Just like numbers, words are important.
Ask Frank Thomas.
He has the numbers -- two American League Most Valuable Player awards, 521 career big league home runs and a .301 lifetime batting average -- to earn Major League Baseball's highest honor.
The kid who started playing on Wilkinson Field inside Columbus' Lakebottom Park will be inducted into the National Baseball Hall of Fame this afternoon in Cooperstown, N.Y.
And now a 19-year Major League career and a lifetime of achievement for the 46-year-old Thomas will come down to a 10-minute speech -- more or less.
That is more pressure than turning around a 98-mile-per-hour fastball.
"I took my time on it," said Thomas, now a studio analyst for Fox Sports. "I am doing a lot of TV stuff and found myself in a hotel a lot the last three or so months."
In those hotel rooms, Thomas wrote it from the heart, and he wants to make sure he thanks the people who helped him along this journey to greatness.
"Each night I would take a look at it, add a few lines about all of my teammates, friends and coaches and disciplinarians along the way." he said Saturday as he met the national media prior to his induction. " It is from the heart and to thank the people who really helped me to get here."
About 100 of his friends, family and former teammates and coaches are here. His high school coach, Columbus High's Bobby Howard, has made the road trip from Georgia to see Thomas enshrined.
So is his mother, Charlie Mae Thomas, who is in failing health and still resides in the Boxwood home Frank Jr. was raised in.
"My mom is here and she is not that mobile," Thomas said. "Getting her out of the house for the first time in a long time is kind of scary, too. She's here and she's happy."
She ought to be.
Her baby boy is a big deal -- heck, he's the Big Hurt. And, he will have a bronze bust of his likeness alongside Mays, Mantle, Ruth, Aaron and Jackie Robinson to name just very few.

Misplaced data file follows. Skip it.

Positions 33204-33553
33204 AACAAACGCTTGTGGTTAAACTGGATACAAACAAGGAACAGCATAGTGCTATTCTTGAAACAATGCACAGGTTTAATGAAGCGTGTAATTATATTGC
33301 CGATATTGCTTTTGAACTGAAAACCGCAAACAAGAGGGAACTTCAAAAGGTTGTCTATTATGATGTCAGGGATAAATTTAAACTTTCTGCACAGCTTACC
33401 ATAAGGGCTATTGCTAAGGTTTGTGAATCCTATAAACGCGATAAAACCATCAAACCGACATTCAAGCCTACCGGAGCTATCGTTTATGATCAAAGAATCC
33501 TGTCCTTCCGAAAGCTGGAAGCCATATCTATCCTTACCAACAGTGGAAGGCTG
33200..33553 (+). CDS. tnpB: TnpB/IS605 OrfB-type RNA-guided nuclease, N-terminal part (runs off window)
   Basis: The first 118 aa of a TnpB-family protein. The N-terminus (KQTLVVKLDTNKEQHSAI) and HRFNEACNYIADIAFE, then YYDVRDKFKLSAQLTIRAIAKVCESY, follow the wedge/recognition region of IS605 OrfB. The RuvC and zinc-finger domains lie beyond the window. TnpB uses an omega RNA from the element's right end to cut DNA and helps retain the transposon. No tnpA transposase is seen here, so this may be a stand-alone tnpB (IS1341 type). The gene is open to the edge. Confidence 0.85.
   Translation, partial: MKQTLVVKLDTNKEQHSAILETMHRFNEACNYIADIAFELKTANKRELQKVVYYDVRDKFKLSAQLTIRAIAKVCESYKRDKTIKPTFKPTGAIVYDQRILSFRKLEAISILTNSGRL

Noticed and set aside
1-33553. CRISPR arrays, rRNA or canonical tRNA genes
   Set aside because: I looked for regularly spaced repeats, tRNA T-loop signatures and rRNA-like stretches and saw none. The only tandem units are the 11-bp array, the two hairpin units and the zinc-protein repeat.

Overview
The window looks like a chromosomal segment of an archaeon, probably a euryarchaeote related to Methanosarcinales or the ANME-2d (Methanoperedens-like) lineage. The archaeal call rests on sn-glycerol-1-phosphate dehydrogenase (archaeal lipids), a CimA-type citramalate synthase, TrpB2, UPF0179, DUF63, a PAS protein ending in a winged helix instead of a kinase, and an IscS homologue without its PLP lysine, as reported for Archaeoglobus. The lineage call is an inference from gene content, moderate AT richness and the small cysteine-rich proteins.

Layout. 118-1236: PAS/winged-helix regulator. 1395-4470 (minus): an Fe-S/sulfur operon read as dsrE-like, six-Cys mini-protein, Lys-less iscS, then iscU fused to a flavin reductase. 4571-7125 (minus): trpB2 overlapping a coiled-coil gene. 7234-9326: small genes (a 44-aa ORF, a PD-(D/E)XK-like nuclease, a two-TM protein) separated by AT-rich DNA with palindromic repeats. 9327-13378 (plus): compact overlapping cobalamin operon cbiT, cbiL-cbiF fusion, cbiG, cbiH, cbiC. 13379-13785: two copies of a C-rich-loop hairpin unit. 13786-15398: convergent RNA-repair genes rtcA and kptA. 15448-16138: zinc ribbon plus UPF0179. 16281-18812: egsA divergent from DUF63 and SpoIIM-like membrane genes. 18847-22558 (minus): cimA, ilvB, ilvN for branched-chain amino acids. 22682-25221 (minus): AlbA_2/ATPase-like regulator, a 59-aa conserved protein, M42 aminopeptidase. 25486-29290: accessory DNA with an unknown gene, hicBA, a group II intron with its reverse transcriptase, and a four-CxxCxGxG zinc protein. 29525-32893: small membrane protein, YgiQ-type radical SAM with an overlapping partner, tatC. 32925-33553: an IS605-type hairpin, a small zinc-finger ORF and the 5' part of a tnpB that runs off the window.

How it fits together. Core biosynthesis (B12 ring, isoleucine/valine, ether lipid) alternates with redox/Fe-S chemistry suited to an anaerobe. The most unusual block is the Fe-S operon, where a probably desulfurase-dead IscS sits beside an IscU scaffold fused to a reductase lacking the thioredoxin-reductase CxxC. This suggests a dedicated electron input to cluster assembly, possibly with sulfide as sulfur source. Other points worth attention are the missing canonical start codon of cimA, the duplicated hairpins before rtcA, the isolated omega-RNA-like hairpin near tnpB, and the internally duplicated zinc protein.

And if you had seen all the folks walking around Cooperstown with No. 35 Chicago White Sox jerseys on Saturday, you would understand just how big a deal this is.
"This feels bigger than any ball game I have ever been to," Thomas said of the Hall of Fame weekend where he's the guest of honor along with former Braves Tom Glavine, Greg Maddux, Bobby Cox and managers Tony LaRussa and Joe Torre.
One person who is not here is Frank Thomas Sr. Big Frank, as he was known long before his son got the nickname while playing at Auburn, died of heart disease in 2001.
"My dad was the man," Thomas said Saturday. "He pushed me like no other. Without him, I definitely doubt I would be here today. He would make me get off that couch and go to practice. He would push, push, push. He saw something early that I didn't see."
They were best friends and confidants.
"I think about my dad all the time," Thomas said. "I think about the smile he would have on his face if he was here. He was a very proud man. And he was proud of his son. And you know this is the pinnacle."
It is and Thomas wishes his father was one of those people walking Main Street in Cooperstown with a No. 35 jersey.
"He would be running around here with No. 35 on his back, probably saying my son is going into the Hall of Fame," Thomas said. "That is the type of father I had and he deserved that."
Yes, he did.
Saturday, Thomas also remembered his Auburn University heritage, both in football and baseball. After finishing a 30-minute news conference, he was given a half dozen Auburn caps by representatives of the university's athletic department. He promptly put one on.
"War Damn Eagle," he said. "You might hear that tomorrow."
The Hall of Fame has put a 10-minute limit on the speeches.
"I am a little long," said the man who made a career of going deep. "It is hard to write the finale in 10 minutes. There are so many people out there and the first draft was about 20 minutes."
So, he has it down to about 14 minutes.
"The Hall of Fame has said it is a solid speech, and they don't want me to leave anything out of it," Thomas said.
You would expect nothing less from a man who has been solid throughout his career.
"I want to say thank you to everybody," he said. "I did not get here by myself."
Chuck Williams, firstname.lastname@example.org